France changes vaccine rules whilst you were sleeping

Macron says he wants to annoy France's unvaccinated - France changes vaccine rules whilst you were sleeping with vaccine pass

France changes vaccine rules to enforce a vaccine pass to ‘piss of the French anti-vaxxers.’ French MPs on Thursday morning approved a bill to transform the COVID-19 health pass into a vaccine pass.

The bill was adopted at 5:25 am with 214 votes in favour, 93 against, and 27 abstentions.

French MPs approve vaccine passport law after initial government rebuke
French MPs approve vaccine passport law during the night, after initial government rebuke

Prime Minister Jean Castex asked parliamentarians on Wednesday to speed up the process after the blockage caused by President Emmanuel Macron.

Read more in-depth analysis here French lawmakers approve new ‘vaccine pass’ after fierce debate

It will proceed to the Senate early next week and is expected to come into force in the second half of the month.

Macron on a warpath over vaccine pass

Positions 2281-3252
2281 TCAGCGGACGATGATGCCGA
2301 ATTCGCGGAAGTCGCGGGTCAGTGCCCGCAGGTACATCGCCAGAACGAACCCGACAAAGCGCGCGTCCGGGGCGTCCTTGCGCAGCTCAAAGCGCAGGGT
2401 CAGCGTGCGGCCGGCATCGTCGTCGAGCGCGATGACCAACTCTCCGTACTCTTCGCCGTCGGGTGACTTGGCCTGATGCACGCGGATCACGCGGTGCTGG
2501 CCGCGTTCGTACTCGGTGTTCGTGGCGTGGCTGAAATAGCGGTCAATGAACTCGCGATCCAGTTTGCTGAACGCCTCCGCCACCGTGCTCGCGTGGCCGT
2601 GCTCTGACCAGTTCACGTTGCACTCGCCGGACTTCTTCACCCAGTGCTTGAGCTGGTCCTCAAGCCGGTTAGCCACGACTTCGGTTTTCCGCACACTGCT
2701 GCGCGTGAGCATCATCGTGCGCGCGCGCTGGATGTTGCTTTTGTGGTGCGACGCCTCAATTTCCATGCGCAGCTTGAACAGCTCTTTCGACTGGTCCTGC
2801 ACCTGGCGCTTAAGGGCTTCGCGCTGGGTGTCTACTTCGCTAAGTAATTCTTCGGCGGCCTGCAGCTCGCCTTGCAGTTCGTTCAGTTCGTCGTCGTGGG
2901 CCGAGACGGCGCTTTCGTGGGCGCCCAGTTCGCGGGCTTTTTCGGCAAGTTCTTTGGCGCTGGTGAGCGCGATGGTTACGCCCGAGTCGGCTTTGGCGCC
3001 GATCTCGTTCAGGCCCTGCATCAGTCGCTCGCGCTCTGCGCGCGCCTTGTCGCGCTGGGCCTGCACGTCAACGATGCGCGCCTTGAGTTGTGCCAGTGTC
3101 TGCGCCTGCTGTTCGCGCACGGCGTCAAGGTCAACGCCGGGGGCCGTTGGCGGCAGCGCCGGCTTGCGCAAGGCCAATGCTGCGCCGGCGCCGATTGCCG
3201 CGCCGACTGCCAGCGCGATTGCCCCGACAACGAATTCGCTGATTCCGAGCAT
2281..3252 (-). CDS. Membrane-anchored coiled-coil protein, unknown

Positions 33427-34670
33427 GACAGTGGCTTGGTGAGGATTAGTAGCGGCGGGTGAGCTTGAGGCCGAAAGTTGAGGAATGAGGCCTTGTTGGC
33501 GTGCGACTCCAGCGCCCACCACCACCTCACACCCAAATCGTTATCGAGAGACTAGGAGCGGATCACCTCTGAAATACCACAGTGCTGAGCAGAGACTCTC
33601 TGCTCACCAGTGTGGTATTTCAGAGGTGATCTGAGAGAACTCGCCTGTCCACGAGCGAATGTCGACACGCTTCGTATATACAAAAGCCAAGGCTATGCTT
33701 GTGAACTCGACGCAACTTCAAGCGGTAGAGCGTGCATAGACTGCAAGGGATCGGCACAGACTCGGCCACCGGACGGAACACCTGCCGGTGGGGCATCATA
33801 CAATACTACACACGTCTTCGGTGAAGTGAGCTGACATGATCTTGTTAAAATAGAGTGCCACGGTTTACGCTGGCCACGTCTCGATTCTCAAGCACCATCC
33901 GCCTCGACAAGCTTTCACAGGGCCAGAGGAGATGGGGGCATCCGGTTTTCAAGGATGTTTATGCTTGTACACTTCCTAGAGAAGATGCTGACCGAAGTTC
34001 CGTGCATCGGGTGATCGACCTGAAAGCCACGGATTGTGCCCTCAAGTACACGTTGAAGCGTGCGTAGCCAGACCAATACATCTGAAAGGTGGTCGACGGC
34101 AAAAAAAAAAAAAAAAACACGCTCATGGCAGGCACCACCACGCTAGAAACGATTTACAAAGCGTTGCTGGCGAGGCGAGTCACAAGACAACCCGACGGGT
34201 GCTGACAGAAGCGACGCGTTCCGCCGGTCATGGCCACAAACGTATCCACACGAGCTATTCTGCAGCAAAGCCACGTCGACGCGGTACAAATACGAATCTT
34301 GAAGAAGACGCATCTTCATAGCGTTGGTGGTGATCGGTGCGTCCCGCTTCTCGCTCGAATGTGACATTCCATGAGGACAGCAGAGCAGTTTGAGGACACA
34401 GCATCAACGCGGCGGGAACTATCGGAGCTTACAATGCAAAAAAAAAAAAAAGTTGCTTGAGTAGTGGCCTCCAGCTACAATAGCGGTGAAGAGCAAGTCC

Macron said that “the unvaccinated, I really want to piss them off”, adding that the government “will continue to do so, to the bitter end.”

“When my freedom comes to threaten that of others, I become irresponsible. An irresponsible person is no longer a citizen,” he added.

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Meanwhile, the country reported a new record high of 332,252 new COVID-19 on Wednesday while the number of hospitalised patients continued to rise, especially in critical care units.

According to Health Minister Olivier Véran, some “5% of hospitalised patients” have fake health passes. The bill increases penalties for fraud.

France changes vaccine rules

It will then be necessary for people over 12 to prove their vaccination status in order to access leisure activities, restaurants and bars, fairs or inter-regional public transport. A negative test will no longer be sufficient, except for access to health facilities and services.

Among their amendments, MEPs postponed the need for a vaccine pass for children aged 12 to 16 for school outings and extracurricular activities.

The government had hoped that the law would come into force by 15 January at the latest but was rebuked on Tuesday — on the first day of debate over the bill — when opposition lawmakers delayed its approval by refusing to continue examining its content overnight.


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